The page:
Researchers: Bitcoin mining is unsustainable from an environmental point of view

Bitcoin mining would have environmental implications comparable more to the impact of the extraction and refining of crude oil rather than that of gold. According to researchers from the University of New Mexico according to their most recent study published in Scientific Reports. For this reason, Bitcoins should be compared to energy-intensive activities.

“We find no evidence that Bitcoin mining is becoming more sustainable over time,” said Benjamin A. Jones, professor at UNM Economics. “Rather, our findings suggest otherwise: Bitcoin mining is becoming more damaging to the climate. In short, Bitcoin’s environmental footprint is moving in the wrong direction. “

Bitcoin

As of December 2021, Bitcoin had a market capitalization of around US $ 960 billion with a market share among cryptocurrencies of around 41%. It is not possible to accurately determine the environmental impacts deriving from the energy consumption necessary for Bitcoin mining, but it can be defined as an energy-intensive activity.

According to the new study, in 2020 Bitcoin mining required 75.4 terawatt hours of electricity (TWh), a higher electricity consumption than that of the whole of Austria (69.9 TWh) or Portugal (48, 4 TWh) in that year. “Globally, mining or manufacturing Bitcoin uses huge amounts of electricity, which is produced mainly from fossil fuels such as coal and natural gas. This is leading to air pollution and carbon emissions, which negatively impact our global climate and environment. our health, “Jones said.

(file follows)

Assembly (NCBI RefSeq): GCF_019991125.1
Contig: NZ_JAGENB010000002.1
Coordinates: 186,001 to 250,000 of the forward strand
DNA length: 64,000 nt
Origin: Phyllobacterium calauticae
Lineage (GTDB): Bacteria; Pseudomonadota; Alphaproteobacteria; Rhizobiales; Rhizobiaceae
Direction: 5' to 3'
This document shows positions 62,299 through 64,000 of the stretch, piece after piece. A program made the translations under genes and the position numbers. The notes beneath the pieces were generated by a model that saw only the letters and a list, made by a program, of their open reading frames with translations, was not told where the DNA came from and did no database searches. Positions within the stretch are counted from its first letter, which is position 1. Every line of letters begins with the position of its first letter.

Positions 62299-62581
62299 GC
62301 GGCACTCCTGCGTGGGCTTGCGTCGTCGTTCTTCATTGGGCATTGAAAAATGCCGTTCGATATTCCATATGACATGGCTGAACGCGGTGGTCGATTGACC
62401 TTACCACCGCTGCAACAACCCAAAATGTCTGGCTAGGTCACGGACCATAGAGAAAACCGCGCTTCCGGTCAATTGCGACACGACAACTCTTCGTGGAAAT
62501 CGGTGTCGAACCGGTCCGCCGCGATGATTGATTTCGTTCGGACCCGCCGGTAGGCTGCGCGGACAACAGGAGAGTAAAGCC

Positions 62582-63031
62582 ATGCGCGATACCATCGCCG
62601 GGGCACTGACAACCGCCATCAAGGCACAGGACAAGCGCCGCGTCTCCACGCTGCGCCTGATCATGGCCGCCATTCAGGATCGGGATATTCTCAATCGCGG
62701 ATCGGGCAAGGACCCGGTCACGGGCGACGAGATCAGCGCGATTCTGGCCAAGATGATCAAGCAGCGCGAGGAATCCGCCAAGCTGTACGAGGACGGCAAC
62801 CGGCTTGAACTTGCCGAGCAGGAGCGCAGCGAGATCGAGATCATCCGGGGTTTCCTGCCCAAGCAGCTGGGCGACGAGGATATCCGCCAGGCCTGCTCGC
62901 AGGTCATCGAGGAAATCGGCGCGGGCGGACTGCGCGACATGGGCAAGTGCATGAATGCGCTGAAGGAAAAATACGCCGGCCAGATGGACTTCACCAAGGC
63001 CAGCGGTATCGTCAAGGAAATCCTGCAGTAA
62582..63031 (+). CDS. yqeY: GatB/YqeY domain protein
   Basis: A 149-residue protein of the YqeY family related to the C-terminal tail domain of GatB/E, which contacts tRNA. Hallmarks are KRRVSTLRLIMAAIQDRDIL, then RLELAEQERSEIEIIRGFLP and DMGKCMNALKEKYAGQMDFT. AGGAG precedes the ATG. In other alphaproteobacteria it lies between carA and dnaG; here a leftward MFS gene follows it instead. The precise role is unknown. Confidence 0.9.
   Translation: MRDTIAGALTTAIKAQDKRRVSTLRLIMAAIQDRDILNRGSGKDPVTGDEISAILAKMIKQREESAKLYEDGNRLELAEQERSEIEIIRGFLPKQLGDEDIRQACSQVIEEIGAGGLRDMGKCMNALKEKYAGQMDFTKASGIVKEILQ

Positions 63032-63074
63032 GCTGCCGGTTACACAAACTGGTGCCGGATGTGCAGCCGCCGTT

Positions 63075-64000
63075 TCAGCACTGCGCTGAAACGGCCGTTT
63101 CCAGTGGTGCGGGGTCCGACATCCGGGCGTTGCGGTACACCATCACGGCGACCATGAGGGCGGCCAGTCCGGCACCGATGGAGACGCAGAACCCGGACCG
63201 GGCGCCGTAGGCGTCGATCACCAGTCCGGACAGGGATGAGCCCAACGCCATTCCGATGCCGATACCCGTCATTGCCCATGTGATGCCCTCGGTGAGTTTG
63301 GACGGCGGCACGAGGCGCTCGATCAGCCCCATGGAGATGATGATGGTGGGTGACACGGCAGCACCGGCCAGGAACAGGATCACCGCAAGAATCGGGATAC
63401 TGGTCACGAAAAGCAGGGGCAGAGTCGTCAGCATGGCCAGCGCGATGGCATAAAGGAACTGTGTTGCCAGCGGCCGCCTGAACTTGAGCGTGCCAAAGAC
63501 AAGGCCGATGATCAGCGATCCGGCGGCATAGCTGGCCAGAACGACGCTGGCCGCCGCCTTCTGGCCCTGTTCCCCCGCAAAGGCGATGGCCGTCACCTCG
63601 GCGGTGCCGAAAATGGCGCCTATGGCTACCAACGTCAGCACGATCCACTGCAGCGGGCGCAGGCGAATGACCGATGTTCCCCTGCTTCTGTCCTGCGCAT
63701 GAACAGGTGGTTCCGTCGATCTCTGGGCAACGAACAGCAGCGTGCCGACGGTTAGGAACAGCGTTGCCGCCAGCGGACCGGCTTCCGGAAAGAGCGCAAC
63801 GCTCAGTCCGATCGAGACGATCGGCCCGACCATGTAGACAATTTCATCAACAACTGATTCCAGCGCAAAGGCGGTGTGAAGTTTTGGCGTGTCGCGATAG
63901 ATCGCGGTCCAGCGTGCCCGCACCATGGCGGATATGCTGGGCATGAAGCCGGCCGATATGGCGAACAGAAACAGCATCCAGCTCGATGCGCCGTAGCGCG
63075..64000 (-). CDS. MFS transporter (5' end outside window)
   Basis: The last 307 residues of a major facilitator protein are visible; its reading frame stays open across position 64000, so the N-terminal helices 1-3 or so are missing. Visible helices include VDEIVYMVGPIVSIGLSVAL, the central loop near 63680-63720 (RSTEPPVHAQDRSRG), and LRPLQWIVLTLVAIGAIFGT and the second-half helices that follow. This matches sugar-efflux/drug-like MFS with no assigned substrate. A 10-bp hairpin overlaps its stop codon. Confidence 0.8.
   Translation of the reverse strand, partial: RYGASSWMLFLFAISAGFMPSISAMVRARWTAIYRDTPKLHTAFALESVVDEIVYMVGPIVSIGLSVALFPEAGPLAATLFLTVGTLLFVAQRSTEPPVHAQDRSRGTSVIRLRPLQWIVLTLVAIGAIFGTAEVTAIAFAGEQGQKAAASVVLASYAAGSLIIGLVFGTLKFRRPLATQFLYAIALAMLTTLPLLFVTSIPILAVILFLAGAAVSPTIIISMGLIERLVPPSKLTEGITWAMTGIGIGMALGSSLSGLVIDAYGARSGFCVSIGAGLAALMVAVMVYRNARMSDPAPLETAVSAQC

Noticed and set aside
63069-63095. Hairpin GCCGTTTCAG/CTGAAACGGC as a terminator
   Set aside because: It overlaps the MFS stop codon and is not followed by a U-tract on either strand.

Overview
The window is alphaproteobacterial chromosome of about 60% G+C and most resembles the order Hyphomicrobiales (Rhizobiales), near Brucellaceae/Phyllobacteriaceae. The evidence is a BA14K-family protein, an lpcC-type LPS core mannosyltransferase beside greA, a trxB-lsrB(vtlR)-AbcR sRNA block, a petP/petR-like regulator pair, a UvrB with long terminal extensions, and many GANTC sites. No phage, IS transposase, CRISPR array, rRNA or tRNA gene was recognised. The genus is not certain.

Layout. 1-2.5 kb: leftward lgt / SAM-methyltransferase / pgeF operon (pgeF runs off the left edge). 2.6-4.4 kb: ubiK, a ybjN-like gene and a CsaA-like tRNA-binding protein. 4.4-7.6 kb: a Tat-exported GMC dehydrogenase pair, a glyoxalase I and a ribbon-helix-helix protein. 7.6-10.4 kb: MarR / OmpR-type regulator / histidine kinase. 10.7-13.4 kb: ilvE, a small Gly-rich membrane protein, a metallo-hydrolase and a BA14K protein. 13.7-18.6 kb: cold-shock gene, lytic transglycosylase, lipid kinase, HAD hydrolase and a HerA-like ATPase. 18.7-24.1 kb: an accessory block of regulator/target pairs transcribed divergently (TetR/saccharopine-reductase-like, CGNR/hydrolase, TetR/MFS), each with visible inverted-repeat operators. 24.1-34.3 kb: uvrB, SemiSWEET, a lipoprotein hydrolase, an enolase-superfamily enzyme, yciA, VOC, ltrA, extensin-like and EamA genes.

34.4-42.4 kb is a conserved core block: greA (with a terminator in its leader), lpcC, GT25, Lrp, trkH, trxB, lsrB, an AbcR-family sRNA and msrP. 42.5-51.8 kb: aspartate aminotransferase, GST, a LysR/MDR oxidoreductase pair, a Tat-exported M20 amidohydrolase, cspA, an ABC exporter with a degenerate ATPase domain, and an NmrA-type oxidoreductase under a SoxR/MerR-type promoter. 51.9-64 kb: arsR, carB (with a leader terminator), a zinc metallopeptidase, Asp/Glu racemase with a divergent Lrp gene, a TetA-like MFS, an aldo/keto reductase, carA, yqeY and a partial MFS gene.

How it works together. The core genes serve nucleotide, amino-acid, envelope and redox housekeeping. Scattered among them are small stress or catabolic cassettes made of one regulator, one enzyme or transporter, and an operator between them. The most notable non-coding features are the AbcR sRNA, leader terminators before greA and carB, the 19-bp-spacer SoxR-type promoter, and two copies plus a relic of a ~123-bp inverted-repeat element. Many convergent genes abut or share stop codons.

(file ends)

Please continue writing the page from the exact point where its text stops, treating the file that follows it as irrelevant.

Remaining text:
The authors also stated that according to their studies, the equivalent CO2 emissions caused by the production of the electricity required for mining increased 126 times from 0.9 tons for each cryptocurrency “mined” in 2016 to 113 tons in 2021. The damage caused by Bitcoin mining in the period from 2016 to 2021 is estimated at about 12 billion dollars.

“Our focus is on those cryptocurrencies that rely on Proof of Work (POW) techniques, which can be energy-intensive,” said Regents economics professor Robert Berrens. “As part of broader efforts to mitigate climate change, the political challenge is to create governance mechanisms for an emerging, decentralized industry that regulates energy-intensive POW cryptocurrencies. We need empirical data relating to potentially unsustainable climate damage to be expressed in monetary terms ”.

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